On February 7, 2007, the Committee on Oversight and Government Reform held a hearing to on performance and accountability of private military contractors in Iraq. The hearing included the examination of one prominent case study: a pivotal event of the Iraq War in which four Blackwater USA security contractors were ambushed and killed in Fallujah on March 31, 2004, while escorting a convoy. The Committee has since pursued a thorough investigation, and has just released its findings based on eye-witness accounts, unclassified investigative reports, and other evidence — much of it obtained and discovered despite fierce resistance from Blackwater. The findings include:
At the time of the Fallujah incident, Blackwater was taking over operations from a British security company, Control Risks Group. The project manager for the British company states that Blackwater “did not use the opportunity to learn from the experience gained by CRG on this operation, … leading to inadequate preparation for taking on this task.” The company's incident report states that Blackwater was informed that Control Risks Group twice rejected the mission because of unacceptable security risks, reporting: “Blackwater were informed that we had turned this task down and the reasons why were given.”
Prior to the Blackwater team's departure, two of the six members of the team were cut from the mission, depriving both security vehicles of a rear gunner. These personnel were removed from the mission to perform administrative duties at the Blackwater operations center.
Blackwater had a contract dispute with a Kuwaiti company, Regency Hotel & Hospitality, over the acquisition of armored vehicles for the Blackwater team. Blackwater officials instructed its employees to “string these guys along and run this … thing into the ground” because “if we stalled long enough they (Regency) would have no choice but to buy us armored cars, or they would default on the contract,” in which case the contractor who hired Regency “might go directly to Blackwater for security.” According to a Blackwater employee, Blackwater's contract “paid for armor vehicles,” but “management in North Carolina made the decision to go with soft skin due to the cost.”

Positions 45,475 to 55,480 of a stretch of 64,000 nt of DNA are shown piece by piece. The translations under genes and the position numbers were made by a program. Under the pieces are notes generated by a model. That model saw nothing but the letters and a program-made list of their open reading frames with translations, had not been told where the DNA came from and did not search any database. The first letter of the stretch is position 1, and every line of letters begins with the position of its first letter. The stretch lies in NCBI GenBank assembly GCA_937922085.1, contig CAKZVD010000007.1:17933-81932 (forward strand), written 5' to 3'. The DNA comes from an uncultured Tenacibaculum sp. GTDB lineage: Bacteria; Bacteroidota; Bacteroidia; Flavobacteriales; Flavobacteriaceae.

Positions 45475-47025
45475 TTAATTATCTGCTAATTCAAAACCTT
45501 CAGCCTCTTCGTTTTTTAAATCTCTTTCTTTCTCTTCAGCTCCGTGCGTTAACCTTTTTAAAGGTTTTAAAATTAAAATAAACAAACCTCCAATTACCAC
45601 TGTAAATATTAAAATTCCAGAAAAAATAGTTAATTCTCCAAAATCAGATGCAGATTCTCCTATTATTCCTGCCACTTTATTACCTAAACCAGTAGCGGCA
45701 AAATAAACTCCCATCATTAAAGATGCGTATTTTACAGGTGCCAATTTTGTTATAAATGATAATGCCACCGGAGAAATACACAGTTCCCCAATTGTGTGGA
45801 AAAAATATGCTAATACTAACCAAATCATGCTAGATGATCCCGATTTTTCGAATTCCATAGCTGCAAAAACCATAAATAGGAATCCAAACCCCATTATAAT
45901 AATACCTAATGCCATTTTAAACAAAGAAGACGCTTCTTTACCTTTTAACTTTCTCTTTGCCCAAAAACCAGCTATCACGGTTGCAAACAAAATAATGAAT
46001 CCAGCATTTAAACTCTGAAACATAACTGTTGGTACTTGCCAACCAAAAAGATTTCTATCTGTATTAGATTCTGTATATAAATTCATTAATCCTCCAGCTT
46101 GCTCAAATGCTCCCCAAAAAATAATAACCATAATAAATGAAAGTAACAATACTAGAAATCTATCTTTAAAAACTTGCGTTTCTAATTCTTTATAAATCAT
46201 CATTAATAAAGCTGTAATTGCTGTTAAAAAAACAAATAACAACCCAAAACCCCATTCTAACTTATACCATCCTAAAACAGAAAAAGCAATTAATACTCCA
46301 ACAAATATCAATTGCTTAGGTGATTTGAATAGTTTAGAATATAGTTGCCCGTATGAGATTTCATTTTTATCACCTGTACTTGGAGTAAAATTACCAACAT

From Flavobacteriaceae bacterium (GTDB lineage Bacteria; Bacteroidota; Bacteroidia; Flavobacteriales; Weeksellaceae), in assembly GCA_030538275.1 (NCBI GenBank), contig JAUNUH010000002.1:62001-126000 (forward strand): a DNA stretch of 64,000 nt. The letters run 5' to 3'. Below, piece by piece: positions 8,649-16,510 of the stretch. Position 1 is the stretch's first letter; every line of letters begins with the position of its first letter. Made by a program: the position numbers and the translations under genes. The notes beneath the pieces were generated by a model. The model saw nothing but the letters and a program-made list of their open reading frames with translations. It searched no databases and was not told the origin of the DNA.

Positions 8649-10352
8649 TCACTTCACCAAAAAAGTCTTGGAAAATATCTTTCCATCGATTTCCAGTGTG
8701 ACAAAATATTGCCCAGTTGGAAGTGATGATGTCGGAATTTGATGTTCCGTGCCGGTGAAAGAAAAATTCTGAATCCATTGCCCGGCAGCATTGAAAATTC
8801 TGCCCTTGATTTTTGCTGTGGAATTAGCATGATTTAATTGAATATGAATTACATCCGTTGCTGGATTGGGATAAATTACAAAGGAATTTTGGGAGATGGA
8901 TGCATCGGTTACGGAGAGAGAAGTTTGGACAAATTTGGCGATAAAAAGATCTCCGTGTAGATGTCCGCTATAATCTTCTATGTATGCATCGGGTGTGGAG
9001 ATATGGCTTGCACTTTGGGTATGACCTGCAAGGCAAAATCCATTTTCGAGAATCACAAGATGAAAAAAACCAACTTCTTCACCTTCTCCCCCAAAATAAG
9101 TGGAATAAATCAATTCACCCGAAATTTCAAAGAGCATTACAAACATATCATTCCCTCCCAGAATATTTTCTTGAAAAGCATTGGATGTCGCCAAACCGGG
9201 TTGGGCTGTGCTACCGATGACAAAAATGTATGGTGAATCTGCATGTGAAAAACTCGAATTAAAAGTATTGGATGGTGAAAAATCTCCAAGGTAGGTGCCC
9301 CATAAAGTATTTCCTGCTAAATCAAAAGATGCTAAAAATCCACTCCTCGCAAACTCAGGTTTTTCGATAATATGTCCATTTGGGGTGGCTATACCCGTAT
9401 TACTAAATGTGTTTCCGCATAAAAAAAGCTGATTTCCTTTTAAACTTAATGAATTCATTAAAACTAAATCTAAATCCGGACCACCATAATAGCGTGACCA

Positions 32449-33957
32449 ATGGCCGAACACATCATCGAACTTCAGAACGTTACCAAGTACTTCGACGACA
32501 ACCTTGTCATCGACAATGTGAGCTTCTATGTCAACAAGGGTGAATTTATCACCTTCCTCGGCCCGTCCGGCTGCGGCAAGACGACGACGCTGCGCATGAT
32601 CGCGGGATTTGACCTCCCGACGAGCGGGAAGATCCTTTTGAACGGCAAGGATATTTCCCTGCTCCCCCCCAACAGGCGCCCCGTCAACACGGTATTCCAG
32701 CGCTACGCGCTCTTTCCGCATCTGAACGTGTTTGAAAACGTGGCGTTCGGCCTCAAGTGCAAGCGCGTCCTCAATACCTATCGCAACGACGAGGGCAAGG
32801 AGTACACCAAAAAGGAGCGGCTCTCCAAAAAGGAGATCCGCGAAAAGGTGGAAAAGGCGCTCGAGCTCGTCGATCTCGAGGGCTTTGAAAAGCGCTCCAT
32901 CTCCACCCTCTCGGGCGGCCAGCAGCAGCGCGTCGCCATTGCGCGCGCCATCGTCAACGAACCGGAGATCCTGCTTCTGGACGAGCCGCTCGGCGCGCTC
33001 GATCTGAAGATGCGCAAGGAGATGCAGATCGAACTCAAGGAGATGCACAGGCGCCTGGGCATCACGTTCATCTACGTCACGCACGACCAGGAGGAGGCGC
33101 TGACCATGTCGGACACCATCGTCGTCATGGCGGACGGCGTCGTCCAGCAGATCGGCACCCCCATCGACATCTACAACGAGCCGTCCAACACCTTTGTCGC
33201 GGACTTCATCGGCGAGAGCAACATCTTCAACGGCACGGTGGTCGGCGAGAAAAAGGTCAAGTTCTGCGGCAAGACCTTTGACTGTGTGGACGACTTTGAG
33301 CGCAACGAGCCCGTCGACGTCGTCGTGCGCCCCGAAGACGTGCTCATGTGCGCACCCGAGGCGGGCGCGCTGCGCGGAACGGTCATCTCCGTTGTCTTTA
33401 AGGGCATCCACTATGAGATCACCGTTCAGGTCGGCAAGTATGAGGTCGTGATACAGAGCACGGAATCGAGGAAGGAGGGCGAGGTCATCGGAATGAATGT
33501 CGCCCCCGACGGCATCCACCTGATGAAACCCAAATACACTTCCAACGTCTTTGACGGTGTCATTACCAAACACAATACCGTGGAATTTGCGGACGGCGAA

One day before the Fallujah attack, Blackwater's operations manager in Baghdad sent an urgent e-mail to Blackwater headquarters in North Carolina with the subject line “Ground Truth.” The e-mail stated: “I need new vehicles. I need new COMs, I need ammo, I need Glocks and M4s. … I've requested hard cars from the beginning. … Ground truth is appalling.”
Because they were without maps and the mission had not been sufficiently planned, the Blackwater personnel arrived at the wrong military base the day before the attack, where they were forced to spend the night. A witness at the military base assessed that “the mission that they were on was hurriedly put together and that they were not prepared.”
From the February 7th hearing, Kathryn Helvenston-Wettengel, mother of one of the employees, gave an opening statement (pdf) delivered on behalf of the families of all four Blackwater employees killed in the infamous Fallujah incident on March 31, 2004:
“Having lost those close to our hearts, and then having experienced the callous indifference of Blackwater, we sincerely hope that Congress will take action by creating accountability for private contractors and not continue to allow them to make millions of dollars at the cost of American lives.”